The nation’s largest agricultural water district contributes $4.7 billion annually to local and regional economies, along with 35,000 jobs, according to a new study commissioned by Westlands Water District.

A study six years earlier pegged it at $3.6 billion and about 28,000 jobs. The district produces 3.5% of the nation’s fruits and nuts and about 5% of the vegetables and melons.

“This agricultural enterprise really dominates the local economy,” said Michael Shires, who led the study and is an associate professor of public policy at Pepperdine University. “There are communities who owe their entire existence to this kind of activity.”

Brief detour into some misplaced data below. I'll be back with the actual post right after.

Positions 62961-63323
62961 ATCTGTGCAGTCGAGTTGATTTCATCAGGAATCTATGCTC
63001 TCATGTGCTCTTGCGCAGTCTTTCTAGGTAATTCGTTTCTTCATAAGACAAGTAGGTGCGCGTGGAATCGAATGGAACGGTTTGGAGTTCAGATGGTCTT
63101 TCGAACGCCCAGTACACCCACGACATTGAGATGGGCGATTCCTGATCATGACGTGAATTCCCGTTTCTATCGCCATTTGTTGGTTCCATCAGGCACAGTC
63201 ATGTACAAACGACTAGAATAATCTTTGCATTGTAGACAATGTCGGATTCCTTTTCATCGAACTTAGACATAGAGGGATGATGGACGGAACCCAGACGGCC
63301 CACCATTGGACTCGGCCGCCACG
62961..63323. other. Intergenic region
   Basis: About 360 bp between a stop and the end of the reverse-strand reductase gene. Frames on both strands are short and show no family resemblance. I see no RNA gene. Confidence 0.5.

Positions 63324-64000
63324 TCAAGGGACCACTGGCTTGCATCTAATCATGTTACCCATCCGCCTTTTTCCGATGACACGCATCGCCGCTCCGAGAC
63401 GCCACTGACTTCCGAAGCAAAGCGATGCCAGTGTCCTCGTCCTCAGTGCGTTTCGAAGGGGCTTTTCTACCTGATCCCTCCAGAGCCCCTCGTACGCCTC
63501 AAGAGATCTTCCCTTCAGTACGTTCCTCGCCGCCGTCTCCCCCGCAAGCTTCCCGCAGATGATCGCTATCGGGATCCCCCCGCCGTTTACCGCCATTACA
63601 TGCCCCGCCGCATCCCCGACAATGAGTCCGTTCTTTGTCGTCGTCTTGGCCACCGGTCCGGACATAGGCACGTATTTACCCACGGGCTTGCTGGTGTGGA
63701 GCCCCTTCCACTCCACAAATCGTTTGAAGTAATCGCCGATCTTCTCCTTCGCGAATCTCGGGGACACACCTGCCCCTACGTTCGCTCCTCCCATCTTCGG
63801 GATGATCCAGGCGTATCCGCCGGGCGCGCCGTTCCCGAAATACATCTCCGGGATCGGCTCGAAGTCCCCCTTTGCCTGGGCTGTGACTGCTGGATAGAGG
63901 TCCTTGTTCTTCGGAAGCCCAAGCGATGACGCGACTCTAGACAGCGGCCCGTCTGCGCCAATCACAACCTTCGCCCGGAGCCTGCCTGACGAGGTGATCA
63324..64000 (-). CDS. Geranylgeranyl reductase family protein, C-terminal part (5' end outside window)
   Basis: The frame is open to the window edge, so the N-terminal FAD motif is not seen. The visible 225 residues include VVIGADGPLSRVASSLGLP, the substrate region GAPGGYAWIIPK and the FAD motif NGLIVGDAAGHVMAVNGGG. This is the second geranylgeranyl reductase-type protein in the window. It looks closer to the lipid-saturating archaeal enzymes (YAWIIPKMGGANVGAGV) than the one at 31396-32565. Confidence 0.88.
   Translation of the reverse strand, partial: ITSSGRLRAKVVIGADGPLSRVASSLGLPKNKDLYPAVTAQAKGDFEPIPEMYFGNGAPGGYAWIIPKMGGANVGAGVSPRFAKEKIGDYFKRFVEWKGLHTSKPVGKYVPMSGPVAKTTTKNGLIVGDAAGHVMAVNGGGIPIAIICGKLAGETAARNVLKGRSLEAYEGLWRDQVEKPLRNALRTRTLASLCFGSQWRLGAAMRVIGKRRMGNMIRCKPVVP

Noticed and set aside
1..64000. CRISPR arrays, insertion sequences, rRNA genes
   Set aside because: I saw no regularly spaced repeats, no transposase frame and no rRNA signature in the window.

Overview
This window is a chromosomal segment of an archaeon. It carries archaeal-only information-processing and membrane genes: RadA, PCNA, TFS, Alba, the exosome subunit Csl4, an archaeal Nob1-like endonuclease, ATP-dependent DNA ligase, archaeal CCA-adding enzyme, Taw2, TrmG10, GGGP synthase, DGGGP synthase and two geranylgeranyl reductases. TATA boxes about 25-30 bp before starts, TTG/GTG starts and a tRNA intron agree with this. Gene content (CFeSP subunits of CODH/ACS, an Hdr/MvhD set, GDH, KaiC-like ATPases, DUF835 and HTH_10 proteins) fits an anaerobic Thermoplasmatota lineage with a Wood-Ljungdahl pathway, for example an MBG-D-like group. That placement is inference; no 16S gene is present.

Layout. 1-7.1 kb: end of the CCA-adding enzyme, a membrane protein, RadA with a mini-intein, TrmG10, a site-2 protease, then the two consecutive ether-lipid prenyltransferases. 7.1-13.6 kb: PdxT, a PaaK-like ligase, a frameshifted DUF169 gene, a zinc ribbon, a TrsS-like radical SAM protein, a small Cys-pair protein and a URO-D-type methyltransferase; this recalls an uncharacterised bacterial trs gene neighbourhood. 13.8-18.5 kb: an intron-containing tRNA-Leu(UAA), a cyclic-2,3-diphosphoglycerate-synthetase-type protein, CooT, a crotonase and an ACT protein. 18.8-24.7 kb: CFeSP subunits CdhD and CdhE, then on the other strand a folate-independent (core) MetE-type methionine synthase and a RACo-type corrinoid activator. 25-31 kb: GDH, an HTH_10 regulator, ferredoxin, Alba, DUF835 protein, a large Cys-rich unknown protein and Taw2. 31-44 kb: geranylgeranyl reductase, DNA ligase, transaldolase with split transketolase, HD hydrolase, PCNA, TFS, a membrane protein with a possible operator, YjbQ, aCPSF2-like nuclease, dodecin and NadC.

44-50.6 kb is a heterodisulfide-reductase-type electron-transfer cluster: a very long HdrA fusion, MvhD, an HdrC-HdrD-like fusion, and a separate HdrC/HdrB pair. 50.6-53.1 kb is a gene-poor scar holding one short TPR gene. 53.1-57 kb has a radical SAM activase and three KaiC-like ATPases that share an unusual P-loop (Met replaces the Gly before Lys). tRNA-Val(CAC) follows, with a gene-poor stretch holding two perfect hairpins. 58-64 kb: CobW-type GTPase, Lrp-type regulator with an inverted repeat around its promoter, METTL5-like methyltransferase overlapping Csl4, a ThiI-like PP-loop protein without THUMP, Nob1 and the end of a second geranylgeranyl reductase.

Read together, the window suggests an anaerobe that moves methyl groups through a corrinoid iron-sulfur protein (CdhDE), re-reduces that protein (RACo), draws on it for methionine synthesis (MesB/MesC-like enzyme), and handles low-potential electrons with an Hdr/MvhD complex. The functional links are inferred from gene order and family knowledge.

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In a press conference on the study, Shires pointed out that the region is among California’s poorest, with nearly 17% of Fresno County below the federal poverty line. The availability of water “trends exactly” with changes in poverty.

With massive reductions in surface and groundwater, Shires called it time to start thinking outside of the box.

“Many more people's lives are going to be impacted if we do end up curtailing agricultural production significantly,” he said.